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November 13, 2012
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STEM News for Educators

  • Is "early college" a key to revamping high school?
    High schools with early-college programs are providing some Colorado students the opportunity to earn college credit. Data show a higher percentage of students in early-college programs graduated from college in four years and went to college directly after graduating, compared with their peers. "I consider it very transformational. The early college designs and early college pathways ... could serve as the next generation of high school reform efforts in this country," said Marlene Seltzer, president and CEO of Boston-based Jobs for the Future. Education News Colorado (11/12) Email this Story
  • Will the common core improve STEM education?
    Educators say they expect the Common Core State Standards, through a focus on science, technology, engineering and math, to play a role in bringing U.S. students on par with other countries in STEM education. "Furthering STEM education is one of the most important priorities we should have as a nation," said high-school physics teacher Gary Reynolds, a former environmental researcher. The Orange County Register (Santa Ana, Calif.) (11/11)
  • Other News
  • Minn. business leaders, educators share ideas on STEM
    Concerned that schools are turning out too few students with the skills needed for many available technical jobs in the region, Northland, Minn., business leaders and educators recently came together to brainstorm ways to boost science, technology, engineering and math training in K-12. Attendees stressed that engagement in STEM subjects needs to happen earlier and it isn't just a college issue. WDIO-TV (Duluth, Minn.) (11/8) Email this Story
  • Chemistry professor finds hundreds of lab partners online
    University of Wyoming chemistry professor Bruce Parkinson had hit upon an encouraging development in his pursuit of a material that would help convert solar energy into fuel. However, a wide range of possible substances needs to be tested, so Parkinson decided to crowdsource the challenge. Now, hundreds of students are using Parkinson's homemade chemistry kit to seek a solution to this solar cell idea. Chemical & Engineering News (11/12) Email this Story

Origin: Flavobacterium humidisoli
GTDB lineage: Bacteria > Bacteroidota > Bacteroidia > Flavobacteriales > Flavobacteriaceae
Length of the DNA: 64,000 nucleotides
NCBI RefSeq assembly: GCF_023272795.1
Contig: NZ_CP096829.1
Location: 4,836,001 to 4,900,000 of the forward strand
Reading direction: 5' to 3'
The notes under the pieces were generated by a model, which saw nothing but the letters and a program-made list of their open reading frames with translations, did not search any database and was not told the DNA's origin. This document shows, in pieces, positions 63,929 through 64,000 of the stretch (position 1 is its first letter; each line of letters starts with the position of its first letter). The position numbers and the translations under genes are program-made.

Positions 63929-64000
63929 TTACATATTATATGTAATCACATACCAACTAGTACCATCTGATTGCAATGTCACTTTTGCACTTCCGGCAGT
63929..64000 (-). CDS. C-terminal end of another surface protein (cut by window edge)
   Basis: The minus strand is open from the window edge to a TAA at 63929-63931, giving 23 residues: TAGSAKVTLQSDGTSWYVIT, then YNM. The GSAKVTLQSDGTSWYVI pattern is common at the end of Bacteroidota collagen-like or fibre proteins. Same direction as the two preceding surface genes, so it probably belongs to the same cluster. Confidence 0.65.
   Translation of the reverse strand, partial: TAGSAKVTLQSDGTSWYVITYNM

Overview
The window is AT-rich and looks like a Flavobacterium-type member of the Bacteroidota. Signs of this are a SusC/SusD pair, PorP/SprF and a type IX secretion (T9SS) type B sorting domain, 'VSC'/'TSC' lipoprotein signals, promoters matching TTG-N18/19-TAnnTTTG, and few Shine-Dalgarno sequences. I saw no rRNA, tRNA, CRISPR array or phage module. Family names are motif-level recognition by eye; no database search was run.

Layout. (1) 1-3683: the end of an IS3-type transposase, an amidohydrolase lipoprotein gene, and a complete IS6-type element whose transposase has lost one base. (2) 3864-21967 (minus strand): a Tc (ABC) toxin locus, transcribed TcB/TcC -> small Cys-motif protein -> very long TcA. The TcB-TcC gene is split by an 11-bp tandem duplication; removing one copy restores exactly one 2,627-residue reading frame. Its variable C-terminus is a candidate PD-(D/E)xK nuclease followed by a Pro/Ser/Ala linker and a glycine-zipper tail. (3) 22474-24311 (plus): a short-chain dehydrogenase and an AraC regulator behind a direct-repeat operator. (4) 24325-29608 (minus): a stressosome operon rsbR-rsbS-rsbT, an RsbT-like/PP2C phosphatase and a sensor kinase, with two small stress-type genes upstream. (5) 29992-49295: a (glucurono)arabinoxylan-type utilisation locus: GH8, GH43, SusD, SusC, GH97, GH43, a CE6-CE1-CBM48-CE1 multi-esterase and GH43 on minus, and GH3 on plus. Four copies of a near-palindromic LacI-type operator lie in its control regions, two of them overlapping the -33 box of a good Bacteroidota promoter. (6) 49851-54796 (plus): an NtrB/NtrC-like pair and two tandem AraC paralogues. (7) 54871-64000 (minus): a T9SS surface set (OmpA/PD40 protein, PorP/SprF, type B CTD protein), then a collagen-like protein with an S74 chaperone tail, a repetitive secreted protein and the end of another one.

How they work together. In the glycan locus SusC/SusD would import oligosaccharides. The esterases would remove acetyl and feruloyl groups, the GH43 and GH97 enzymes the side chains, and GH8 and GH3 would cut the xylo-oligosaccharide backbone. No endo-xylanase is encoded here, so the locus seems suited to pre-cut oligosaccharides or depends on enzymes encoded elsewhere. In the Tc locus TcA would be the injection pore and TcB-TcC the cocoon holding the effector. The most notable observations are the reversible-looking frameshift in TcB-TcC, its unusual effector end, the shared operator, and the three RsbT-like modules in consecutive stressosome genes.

• Other News
  ACTE News 
  • Online learning with ACTE
    In partnership with ed2go, ACTE has a new members-only program that makes it easy for you to take high-quality, affordable online career training programs to prepare you to launch a new career or advance in an existing one, no matter where you're located. This partnership between ACTE and Cengage allows you to develop new skills and knowledge in order to stand out in today's competitive job market. Learn more.
  • Take the Technovation Challenge!
    In Technovation Challenge, which is run by Iridescent, high-school girls (ages 13-18) become inventors, designers, builders and entrepreneurs of technology, rather than simply consumers. The applied, project-based computer science and entrepreneurship curriculum teaches girls such life skills as identifying a problem, designing and testing a solution, collaborating with a team and communicating to different audiences while reinforcing the academic concepts of digital representation of information, algorithmic thinking and programming and the societal impact of information and information technology. Learn more.
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For the happiest life, rigorously plan your days, leave your nights open to chance."
--Mignon McLaughlin,
American author and journalist

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